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by Bethany Rielly: @b_rielly
PRITI PATEL’S new asylum plans would break international law and cause “significant suffering” to people seeking refuge in Britain, the UN refugee agency warned MPs today.
As it stands, the Home Secretary’s new Border Bill is “unworkable” and will keep refugees in a “situation of enforced precarity for up to 10 years,” the UNHCR said.
The reforms, introduced by the government to deter refugee crossings, seek to make it a criminal offence to arrive in Britain without permission, punishable by up to four years in prison.
Those who arrive via irregular routes would be denied the right to ever permanently settle and face repeated attempts to remove them.
Giving evidence to the Nationality and Borders Bill committee today, UNHCR’s British representative Rossella Pagliuchi-Lor claimed the legislation undermines, rather than promotes, its stated goal of improving protection for those at risk of persecution.
“This system as described could actually exacerbate the current backlog and increase the cost by making procedures longer,” she told MPs.
“This will delay the integration of those found to be refugees eventually and will also hamper the return of those who are not found to be in need of protection.”
She added: “If applied as it stands the Bill will cause very significant harm to people really guilty of nothing more than seeking asylum in the UK.”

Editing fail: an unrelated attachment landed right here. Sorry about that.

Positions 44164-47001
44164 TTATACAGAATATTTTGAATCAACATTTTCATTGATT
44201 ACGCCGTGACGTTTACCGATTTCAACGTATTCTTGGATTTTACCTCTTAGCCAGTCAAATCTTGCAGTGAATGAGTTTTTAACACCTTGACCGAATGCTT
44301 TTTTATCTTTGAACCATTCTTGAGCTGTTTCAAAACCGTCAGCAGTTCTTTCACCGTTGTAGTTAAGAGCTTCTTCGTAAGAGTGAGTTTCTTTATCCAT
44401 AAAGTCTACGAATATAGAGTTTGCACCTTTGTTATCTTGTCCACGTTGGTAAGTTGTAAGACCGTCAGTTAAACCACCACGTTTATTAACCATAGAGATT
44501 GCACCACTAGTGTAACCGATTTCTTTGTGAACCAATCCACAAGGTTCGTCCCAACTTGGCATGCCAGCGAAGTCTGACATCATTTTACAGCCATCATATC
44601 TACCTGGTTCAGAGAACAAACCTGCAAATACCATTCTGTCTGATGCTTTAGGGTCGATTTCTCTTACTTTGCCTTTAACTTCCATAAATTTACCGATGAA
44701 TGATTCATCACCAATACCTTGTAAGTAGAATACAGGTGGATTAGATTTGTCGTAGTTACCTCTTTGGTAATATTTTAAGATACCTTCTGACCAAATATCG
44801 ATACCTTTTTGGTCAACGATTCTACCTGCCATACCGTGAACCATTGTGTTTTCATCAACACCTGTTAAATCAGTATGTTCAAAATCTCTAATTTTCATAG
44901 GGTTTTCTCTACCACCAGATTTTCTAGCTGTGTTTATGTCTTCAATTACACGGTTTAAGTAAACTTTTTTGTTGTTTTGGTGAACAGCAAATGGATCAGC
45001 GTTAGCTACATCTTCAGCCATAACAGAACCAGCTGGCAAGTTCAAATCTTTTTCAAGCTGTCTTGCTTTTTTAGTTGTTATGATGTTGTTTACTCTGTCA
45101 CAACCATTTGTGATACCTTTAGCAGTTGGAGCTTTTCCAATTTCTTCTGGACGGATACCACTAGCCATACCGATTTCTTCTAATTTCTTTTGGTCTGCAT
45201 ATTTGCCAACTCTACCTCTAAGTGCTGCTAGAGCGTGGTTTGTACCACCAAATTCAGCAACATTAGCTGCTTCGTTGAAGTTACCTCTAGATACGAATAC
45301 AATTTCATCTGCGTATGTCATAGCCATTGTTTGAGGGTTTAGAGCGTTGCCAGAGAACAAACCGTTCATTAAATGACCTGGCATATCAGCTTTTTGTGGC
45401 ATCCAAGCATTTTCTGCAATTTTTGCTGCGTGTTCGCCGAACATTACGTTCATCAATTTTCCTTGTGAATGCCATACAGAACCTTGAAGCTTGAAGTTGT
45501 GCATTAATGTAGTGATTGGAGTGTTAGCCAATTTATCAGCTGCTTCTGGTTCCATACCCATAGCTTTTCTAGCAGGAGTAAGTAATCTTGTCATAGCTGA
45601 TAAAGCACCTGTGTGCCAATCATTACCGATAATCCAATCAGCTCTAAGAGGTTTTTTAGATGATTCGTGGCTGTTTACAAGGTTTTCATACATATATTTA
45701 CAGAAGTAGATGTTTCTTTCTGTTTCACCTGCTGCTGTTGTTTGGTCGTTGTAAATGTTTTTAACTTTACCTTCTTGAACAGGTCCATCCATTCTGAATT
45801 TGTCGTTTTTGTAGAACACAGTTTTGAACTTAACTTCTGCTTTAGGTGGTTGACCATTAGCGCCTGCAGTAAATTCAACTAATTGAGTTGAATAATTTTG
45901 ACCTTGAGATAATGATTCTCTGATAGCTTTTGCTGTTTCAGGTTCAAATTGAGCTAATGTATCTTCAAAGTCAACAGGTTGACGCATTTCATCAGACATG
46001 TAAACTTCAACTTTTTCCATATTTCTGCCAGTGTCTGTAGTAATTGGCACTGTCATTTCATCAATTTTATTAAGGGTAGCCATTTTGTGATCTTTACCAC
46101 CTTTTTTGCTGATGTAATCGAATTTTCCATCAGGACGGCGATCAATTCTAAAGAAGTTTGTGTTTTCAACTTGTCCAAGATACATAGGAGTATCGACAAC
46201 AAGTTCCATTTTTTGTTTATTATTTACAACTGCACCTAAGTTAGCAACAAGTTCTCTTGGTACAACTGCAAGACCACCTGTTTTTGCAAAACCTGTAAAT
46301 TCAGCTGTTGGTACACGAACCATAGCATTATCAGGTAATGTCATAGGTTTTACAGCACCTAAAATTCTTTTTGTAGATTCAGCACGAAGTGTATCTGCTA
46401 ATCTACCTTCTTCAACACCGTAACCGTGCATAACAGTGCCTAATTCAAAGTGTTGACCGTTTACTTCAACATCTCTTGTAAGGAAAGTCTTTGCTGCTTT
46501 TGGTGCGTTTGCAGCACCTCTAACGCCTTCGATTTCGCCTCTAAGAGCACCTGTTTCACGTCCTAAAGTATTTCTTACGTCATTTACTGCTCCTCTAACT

Ahead of the committee session, UNHCR confirmed the legislation would break international law. The Bill is based on the premise that refugees should claim asylum in the “first safe country” they reach – but the agency says there is no such requirement in international law.
Ms Pagliuchi-Lor said Ms Patel’s changes also risk “triggering a race to the bottom,” where countries try to diminish their responsibilities under the Refugee Convention.
The Bill is currently being scrutinised by MPs after passing its first and second reading in the House of Commons earlier this year. MPs heard today that the Borders Bill will break international human rights law on trafficking and torture.
The Home Office has also faced a huge backlash over plans to turn back boats in the Channel. On Wednesday, the department’s most senior official Matthew Rycroft claimed there was a legal basis for the tactic but refused to specify what circumstances it could be used in.
Anti-racism campaign group Barac launched a petition this week to stop the government’s bid to carry out pushbacks in the Channel, branding the tactic a “an abuse of human rights.”
A Home Office spokesperson said: “The entire Government is determined to tackle the unacceptable rise in dangerous Channel crossings at every level.
“The New Plan for Immigration provides the only long-term solution to fix the broken system, which includes changes to the law to tackle criminal gangs and prevent further loss of life. It fully complies with all our international obligations including under the European Convention on Human Rights and the UN Refugee Convention.
“People should seek protection in the first safe country they reach, like France. They should not, after having obtained safety, make further unnecessary and dangerous journeys to their preferred destination as a matter of choice.”
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